Since Sesame repositories are also SPARQL endpoints, it is possible to use the federation mechanism to do distributed querying over several repositories on a local server. For example, imagine two repositories - one repository (called 'my_concepts') with triples about concepts and a separate repository (called 'my_labels'), which contains all the label information. To retrieve the corresponding label for each concept the following query can be executed on the 'my_concepts' repository:
Federation must be used with caution, first of all to avoid doing excessive querying of remote (public) SPARQL endpoints, but also because it can lead to inefficient query patterns. The following example finds resources in the second SPARQL endpoint, which have a similar rdfs:label to the rdfs:label of <http://dbpedia.org/resource/Vaccination> in the first SPARQL endpoint:
However, such a query is very inefficient, because no intermediate bindings are passed between endpoints. Instead, both sub-queries execute independently, requiring the second sub-query to return all X rdfs:label Y statements that it stores. These are then joined locally to the (likely much smaller) results of the first sub-query.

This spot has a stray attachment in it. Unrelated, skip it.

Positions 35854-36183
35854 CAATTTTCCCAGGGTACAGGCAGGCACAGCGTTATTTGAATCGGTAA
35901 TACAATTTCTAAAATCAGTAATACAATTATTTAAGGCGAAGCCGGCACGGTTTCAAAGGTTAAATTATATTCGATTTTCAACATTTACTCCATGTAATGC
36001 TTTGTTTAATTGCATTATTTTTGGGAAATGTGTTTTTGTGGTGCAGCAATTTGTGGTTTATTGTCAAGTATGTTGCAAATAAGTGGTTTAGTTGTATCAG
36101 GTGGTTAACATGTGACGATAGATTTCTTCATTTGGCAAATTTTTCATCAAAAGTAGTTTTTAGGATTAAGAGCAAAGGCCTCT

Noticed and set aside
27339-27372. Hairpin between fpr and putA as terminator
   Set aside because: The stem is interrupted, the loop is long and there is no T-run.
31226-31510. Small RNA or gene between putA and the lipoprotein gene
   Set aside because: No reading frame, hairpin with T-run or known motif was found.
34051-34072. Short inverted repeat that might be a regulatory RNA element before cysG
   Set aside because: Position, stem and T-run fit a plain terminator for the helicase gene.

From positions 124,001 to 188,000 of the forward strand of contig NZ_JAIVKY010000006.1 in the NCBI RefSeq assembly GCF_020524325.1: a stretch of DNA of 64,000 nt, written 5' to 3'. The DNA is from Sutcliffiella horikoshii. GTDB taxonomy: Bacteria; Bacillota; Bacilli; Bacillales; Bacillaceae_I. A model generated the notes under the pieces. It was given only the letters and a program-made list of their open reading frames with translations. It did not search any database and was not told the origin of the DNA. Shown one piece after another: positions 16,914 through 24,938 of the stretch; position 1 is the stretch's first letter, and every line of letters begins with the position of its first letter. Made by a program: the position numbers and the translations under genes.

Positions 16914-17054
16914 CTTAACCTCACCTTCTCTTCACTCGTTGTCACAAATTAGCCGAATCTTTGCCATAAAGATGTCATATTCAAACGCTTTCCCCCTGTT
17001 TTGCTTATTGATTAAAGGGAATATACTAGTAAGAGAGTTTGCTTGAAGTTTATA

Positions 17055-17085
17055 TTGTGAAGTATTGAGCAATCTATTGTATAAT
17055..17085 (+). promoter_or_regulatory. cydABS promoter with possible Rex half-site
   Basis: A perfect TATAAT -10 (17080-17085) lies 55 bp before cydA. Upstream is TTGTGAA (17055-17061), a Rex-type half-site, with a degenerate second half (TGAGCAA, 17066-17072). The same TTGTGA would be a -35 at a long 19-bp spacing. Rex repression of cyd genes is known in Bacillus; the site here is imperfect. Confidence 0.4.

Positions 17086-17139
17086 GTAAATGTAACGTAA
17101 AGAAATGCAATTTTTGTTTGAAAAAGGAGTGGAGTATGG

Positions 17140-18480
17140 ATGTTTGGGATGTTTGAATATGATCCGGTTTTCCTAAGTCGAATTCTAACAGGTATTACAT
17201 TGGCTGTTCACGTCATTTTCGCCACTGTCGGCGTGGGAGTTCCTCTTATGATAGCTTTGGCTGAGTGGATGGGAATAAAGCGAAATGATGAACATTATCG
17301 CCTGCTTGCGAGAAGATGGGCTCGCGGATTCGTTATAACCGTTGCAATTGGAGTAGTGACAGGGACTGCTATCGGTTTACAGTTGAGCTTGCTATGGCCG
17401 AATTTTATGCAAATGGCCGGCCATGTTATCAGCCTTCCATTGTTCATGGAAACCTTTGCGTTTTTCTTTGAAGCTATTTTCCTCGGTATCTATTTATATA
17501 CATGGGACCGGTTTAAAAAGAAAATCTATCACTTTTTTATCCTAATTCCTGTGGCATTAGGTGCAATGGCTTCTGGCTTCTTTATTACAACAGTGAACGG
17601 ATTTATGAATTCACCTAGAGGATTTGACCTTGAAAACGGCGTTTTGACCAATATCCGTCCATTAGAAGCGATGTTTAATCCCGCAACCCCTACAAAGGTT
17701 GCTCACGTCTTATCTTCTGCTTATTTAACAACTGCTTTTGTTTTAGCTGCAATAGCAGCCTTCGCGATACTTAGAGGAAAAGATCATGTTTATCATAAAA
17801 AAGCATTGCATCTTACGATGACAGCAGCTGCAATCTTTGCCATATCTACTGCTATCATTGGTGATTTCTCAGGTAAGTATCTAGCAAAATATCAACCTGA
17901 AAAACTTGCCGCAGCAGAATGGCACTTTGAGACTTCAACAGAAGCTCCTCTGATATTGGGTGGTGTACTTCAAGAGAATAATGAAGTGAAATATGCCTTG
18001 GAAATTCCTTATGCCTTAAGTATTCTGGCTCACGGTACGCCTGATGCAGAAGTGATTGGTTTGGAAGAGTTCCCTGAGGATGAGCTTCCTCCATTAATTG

SPARQL 1.1 Graph Store HTTP Protocol provides a means for updating and fetching RDF graph content from a Graph Store over HTTP in the REST style. The URL patterns for this new functionality are provided at:
The methods supported by these resources and their effects are:
'Accept': Relevant values for GET requests are the MIME types of supported RDF formats.
For requests on indirectly referenced named graphs, the following parameters are supported:
'graph' (optional): specifies the URI of the named graph to be accessed.